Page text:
I mentioned in my previous post that my neighbor's roof was a disgrace, what I didn't include was a picture of my own:
This one is nice becauseit really shows how the panels were deteriorating. At the top, on the left of the greenish panels you can see where it's all dented in - that's where a cat nearly fell through many months ago but we didn't really feel the need to fix it as the water was dripping directly into our bathtub.
I have been planning to replace them for a long time, and I'm proud to say that they now look like this:
A major improvement, right? Yes, I agree, and I'm thrilled! But you have no idea how much work was involved in getting these lovely blue panels in place.
I won't bore you with all the details, just a few of them. After I figured out what material to use (polycarbonate) and where to buy it, I finally got off my lazy ass and got the stuff. One thing I've learned here in Brazil, which is not Do-It-Yourself friendly, is that's it's best not even to mention that you're going to do it yourself. Otherwise, they'll tell you you can't do it. So I pretended I was working from a list that a 'contractor' had given me, as I was feeling out what was available and would serve my purposes. Inevitably, the sales clerk asked me who was doing the work, and I told him some guy, and he asked me if the guy had worked with polycarbonate before, and I said that he claimed that he had, and we laughed and carried on. Everything came in pieces four meters long, which looked pretty funny tied to the top of my little car. The panels rolled up into a big roll which fit in my hatch.
One thing I opted to do was to simply duplicate the basic structure of the panels that were already there - I didn't take advantage of the fact that the polycarbonate is very flexible, and I could have made a really nice curved cap to fit over the space, but it would have been much more involved so I didn't. Here's a picture of how curly the stuff is:
The curliness was a bonus, but I was more interested in its heat-absorbing (and hopefully sound-reducing) qualities. I also figured it would last a lot longer than the stoopid corrugated panels I had previously used. We'll see about that.
What followed was a lot of sawing and drilling and riveting and caulking. I had to make a chop-saw jig for my circular saw to cut the aluminum, it worked pretty well. I ain't no carpenter, but I can carpent when the need arises. It took forever as I'm super slow, but I'm pretty confident the end result is solid. Here's one of the finished panels:
Next came the fun part. What you can't tell from the picture on my roof is that the air shaft under the skylights is about 30 feet deep. It would not be fun to fall down it, not even a little. So I pulled out the harness I'd purchased long ago to save me from almost certain death:
My brothers had to patch up those skylights the day before my wedding without the benefit of ropes and harnesses, but that's another story.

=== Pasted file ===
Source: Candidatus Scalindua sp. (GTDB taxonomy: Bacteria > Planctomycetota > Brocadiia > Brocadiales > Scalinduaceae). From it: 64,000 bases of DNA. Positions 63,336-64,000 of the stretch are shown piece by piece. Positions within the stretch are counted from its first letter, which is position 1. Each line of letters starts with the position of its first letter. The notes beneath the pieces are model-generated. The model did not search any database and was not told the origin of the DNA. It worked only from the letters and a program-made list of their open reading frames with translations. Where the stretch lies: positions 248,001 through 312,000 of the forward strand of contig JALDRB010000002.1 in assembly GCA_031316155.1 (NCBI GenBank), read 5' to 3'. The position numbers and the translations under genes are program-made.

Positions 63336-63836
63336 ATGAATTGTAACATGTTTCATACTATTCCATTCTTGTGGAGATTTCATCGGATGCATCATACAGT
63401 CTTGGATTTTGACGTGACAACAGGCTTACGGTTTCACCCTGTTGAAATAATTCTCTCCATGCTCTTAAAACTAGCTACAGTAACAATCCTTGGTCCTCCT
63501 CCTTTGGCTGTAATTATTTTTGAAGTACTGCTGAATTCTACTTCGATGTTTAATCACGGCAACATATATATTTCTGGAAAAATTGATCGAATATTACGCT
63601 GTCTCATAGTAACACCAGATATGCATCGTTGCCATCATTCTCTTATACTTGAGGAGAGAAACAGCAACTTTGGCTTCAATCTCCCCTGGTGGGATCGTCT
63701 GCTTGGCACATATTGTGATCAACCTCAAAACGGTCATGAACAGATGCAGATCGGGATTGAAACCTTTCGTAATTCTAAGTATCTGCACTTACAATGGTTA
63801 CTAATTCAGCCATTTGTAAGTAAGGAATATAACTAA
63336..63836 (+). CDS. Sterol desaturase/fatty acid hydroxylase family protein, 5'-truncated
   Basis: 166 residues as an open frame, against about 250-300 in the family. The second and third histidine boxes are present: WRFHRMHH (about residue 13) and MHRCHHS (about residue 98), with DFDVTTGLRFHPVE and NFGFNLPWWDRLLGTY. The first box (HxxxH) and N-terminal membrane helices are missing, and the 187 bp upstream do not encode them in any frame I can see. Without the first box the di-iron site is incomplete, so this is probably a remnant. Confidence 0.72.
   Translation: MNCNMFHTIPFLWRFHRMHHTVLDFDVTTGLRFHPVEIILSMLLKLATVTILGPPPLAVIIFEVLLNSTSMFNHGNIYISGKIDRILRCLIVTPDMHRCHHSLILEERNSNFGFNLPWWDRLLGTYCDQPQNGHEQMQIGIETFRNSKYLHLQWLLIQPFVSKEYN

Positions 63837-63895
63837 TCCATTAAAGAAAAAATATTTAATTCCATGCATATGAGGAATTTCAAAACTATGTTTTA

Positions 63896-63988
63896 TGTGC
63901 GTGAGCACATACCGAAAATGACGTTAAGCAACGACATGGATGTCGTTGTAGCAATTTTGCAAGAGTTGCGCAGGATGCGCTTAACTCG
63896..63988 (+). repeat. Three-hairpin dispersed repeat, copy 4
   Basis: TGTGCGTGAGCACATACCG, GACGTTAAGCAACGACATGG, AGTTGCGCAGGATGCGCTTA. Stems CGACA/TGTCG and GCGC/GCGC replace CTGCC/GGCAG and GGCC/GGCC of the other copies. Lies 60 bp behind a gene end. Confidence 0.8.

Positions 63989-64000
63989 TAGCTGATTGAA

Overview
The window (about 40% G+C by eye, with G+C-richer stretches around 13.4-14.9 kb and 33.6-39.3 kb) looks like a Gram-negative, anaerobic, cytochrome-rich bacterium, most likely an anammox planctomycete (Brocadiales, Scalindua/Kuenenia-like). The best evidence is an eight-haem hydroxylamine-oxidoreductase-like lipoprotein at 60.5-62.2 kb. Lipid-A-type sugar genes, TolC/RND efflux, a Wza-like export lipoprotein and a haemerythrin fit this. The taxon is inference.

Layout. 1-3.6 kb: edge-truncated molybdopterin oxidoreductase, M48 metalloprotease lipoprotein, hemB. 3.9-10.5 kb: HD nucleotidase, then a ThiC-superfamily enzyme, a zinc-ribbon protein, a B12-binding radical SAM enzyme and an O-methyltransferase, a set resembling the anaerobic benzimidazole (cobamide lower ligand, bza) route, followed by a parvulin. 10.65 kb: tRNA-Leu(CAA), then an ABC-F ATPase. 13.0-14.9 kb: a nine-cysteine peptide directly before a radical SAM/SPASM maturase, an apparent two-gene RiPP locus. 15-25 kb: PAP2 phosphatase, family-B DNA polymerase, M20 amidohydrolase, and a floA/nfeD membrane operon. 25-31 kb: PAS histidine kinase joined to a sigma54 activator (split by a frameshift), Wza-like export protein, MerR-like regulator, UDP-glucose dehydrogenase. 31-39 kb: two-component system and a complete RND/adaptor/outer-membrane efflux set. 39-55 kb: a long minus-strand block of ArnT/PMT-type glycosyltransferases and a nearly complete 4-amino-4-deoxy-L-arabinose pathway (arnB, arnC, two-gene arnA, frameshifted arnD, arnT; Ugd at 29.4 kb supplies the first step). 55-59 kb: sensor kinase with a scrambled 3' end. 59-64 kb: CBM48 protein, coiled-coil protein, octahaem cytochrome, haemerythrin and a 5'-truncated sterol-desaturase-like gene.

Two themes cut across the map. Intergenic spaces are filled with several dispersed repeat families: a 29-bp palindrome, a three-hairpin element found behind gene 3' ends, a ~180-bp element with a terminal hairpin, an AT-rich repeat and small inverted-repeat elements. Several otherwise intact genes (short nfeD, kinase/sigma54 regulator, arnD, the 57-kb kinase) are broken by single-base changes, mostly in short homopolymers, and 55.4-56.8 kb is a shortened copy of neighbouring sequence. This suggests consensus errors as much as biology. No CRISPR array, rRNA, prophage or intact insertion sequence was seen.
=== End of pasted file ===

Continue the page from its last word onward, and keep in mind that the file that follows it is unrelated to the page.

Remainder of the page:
Unfortunately I didn't get any pictures of me in action as I tore out the old panels and then put in the new panels. I'm still not quite done, but most of the heavy lifting is finished and the ropes have not been 'tested.'
One of the corollary tasks I performed in order to facilitate the job may be the coolest thing of all: I cut a hole in my roof so I'd have easier access to it. It's still not easy access, as I need to climb two ladders to get up there, but it's better:
It's hard to tell from this picture, but it looks down through the attic, then through the trap door and down to the second floor of the house - it's a long freakin' way down.
So now let me go on a bit about the results of my new skylights. I'm waiting for a nice, big, juicy downpour, but as far as I can tell they are quite waterproof. Cats will not fall through them. They do appear to reduce street noise. And one more thing:
You may have noticed, being the extremely observant reader that you are, that the panels I purchased are blue. I did that because they were out of white and gray. Let me tell you something my friend, they make practically the whole house blue during the day:
As a friend of mine observed, it's like being in an aquarium. It really is. I kinda hate it actually. I'm starting to get used to it, and the sun may eventually bleach out some of the blue, but it's really really really blue. It's so blue that when your eyes adjust to it and then you step into normal light, everything looks really really really orange for a few minutes.
So what's my next project? Figuring out how to mute the blue. My expensive art degree taught me at least one thing: complementary colors placed side by side will generate maximum contrast, but combined one with the other they will cancel each other out, ie turn gray.
Anything orange under this blue turns a kind of sickly gray.
So here's the plan: hang big, orange paintings in the air shaft and paint an orange mural: this should take care of some of the reflected blue light in there. But probably what will make the biggest difference will be to hang some orange fabric under the skylights. It pains me a bit to do it, but although I like blue I don't like it that much. And I don't plan to buy any more polycarbonate anytime soon.
Well, dear reader, you made it to the end of another long post. That means you're either a total dork on the same wavelength as I am or you have nothing better to do. So as a reward, I'm going to post a picture from my new series of street 'bombs.' This was painted today, and took me all of five minutes.